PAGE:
We’re at a point where it’s usually best to ask for expert help with some of the most complex and time-consuming fixes. Don’t be afraid to contact a developer for advice!

10. Check for local server errors

If you run your WordPress site on your own local server, you might need to log into your chosen server management platform (such as XAMPP) and examine your Apache settings under “Apache httpd.”

However, given that this process is complex and delicate (and it’s certainly not worth risking your site’s health for a few quick tweaks), we advise you to contact a WordPress developer.

It’s quicker to do so, and it’s much less painless.

11. Contact a WordPress developer for help

Many of the fixes above are quick and easy, but that doesn’t mean you have time to try them or dredge through forums to troubleshoot. What’s more, if you’re worried about creating more problems than you’re solving, reaching out to an experienced WordPress developer is a good idea.

The dev team at StateWP has years of collective experience in fixing all common WordPress errors and faults – no matter their size or complexity.

As a StateWP partner, you can log into Proto, our user dashboard, and raise a service request with our team.

WordPress 404 Error submission via Proto dashboard

Let us know what errors you’re experiencing and what you’ve tried so far to fix the fault. Our team gets right on the case and provides you with a fix within a day of you reaching out. Contact StateWP to find out more.

Fix Your WordPress 404 Error and Get Back on Track

Even if you struggle with just one dead end, WordPress 404 errors are always annoying. The sooner your site’s linked back up and running again, the sooner you can continue welcoming new business.

Thankfully, 404s are easy enough to reverse with a few quick checks and clicks through WordPress. That said, it’s completely reasonable to ask a seasoned WordPress developer to lend a helping hand in fixing your site’s functionality.


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End WordPress woes by registering with StateWP and line up 24/7 support for 404 errors, maintenance issues, and everything in between.

In the meantime, be sure to clue up on how to maintain a WordPress site with our layman’s guide.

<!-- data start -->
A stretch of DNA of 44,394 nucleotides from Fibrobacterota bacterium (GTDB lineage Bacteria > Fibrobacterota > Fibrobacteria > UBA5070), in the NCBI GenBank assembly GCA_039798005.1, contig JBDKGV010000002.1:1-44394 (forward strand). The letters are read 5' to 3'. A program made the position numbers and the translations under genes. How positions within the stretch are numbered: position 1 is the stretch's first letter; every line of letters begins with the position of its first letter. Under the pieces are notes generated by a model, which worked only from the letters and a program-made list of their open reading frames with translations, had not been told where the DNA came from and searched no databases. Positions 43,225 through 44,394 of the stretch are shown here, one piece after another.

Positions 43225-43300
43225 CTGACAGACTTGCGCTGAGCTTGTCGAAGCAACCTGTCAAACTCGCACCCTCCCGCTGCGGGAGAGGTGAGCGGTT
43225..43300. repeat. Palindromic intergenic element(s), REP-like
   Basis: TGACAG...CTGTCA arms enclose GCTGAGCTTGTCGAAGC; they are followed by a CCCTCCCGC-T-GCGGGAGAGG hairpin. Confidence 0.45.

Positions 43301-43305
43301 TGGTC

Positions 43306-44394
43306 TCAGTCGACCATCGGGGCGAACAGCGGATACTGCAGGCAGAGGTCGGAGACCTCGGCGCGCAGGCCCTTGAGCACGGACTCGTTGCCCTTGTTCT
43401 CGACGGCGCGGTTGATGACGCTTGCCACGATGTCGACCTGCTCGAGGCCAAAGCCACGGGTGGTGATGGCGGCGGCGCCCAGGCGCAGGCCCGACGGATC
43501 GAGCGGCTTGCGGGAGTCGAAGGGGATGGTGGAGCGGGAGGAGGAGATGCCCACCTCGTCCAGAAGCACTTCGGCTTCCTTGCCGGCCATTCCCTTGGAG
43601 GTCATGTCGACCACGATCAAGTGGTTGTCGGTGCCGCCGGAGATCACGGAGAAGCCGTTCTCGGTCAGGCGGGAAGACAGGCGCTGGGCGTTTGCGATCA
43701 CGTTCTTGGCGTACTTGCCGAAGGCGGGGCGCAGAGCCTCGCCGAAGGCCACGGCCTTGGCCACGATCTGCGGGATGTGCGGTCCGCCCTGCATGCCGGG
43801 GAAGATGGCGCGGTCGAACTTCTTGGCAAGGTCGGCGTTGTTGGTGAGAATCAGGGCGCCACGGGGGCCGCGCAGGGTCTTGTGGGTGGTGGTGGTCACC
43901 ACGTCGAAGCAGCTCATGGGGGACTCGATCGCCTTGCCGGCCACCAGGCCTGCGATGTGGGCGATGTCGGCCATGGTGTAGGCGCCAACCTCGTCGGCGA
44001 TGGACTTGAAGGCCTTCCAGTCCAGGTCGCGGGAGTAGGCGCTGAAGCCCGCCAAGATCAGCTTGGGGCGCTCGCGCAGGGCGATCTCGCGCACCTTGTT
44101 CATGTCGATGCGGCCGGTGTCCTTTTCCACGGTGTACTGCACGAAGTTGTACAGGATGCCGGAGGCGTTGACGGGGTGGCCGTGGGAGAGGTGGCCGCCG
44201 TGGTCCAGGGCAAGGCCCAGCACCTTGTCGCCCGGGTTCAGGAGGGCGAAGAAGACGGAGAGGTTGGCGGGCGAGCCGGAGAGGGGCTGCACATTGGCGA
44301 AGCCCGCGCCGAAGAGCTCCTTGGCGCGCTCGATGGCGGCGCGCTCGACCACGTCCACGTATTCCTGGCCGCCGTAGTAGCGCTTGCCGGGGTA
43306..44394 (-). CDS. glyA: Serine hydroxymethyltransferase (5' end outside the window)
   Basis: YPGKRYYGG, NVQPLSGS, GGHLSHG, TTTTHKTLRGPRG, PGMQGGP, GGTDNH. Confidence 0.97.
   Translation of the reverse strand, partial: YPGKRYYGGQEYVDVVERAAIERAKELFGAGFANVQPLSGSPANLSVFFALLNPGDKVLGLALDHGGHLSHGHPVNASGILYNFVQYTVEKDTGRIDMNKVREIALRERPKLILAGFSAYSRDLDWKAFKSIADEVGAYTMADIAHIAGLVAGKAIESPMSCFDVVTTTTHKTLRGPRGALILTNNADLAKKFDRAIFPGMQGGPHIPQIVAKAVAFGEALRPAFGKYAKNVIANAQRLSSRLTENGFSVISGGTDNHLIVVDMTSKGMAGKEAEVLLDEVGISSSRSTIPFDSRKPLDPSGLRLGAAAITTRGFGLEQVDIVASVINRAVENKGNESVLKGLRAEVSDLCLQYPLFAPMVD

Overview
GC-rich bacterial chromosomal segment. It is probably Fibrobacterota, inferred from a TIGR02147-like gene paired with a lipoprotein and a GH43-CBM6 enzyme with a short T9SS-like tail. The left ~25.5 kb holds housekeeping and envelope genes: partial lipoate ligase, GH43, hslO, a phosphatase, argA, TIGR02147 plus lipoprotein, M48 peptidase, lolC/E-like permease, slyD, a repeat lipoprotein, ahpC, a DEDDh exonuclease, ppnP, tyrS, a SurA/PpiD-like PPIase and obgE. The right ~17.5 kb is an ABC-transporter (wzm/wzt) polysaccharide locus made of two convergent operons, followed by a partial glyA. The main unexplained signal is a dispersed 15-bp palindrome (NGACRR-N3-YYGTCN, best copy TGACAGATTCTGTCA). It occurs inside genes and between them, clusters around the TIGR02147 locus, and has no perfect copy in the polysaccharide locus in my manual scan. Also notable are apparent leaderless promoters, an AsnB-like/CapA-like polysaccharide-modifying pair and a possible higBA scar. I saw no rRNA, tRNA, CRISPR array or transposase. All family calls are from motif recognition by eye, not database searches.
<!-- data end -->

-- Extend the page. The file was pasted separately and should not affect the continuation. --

And, if you’ve yet to decide which host to migrate to, check out our guide to migrating WordPress sites and get moved in a flash.

WordPress 404 Error FAQs

Let’s close up with some commonly asked questions about how to find 404 errors in WordPress and fix them.

How does WordPress handle 404?
WordPress automatically offers a simple 404.php page if a link is broken or your visitors reach a dead end. In most cases, you must diagnose and fix 404 problems yourself – and you can’t wait for people to always report 404 errors after clicking WordPress links. Take a look at our guide for more 404 tips.
How do I fix a 404 server error in WordPress?
  1. Refresh your WordPress website
  2. Delete your browser cookies and cache
  3. Reset permalink settings
  4. Turn your WordPress plugins on and off or change your theme
  5. Check for deleted content
  6. Reinstall .htaccess
  7. Set up 301 directs
  8. Change your database details
  9. Load a backup
  10. Check and edit your local server settings
  11. Call an expert for help
How do I track 404 errors in WordPress?
  1. Install a 404 management plugin, such as Redirection
  2. Activate the plugin while logged into WordPress
  3. Head to the plugin’s main page in the dashboard
  4. Select “404s”
  5. Any 404 errors currently occurring appear in this list

Learn more about managing 404 errors and redirections from our guide above.

How do I get rid of soft 404 errors in WordPress?
  1. Replace a deleted page with a custom 404 page to update Google’s crawlers
  2. Refresh or rewrite content at the affected link (without creating fluff)
  3. Set up a 301 redirect with a plugin (learn more from our guide)
  4. Edit tags for the page so Google reindexes it properly
How do you create custom 404 error pages in WordPress?
  1. Download a 404 page editor plugin such as Elementor or WordPress’s full site editing mode
  2. Use the plugin to create a new template and design your page with a clear message
  3. Save the template and apply the message to any potential links visitors might still find with dead ends
  4. Save your work and reload your website, specifically checking pages that bring up 404 errors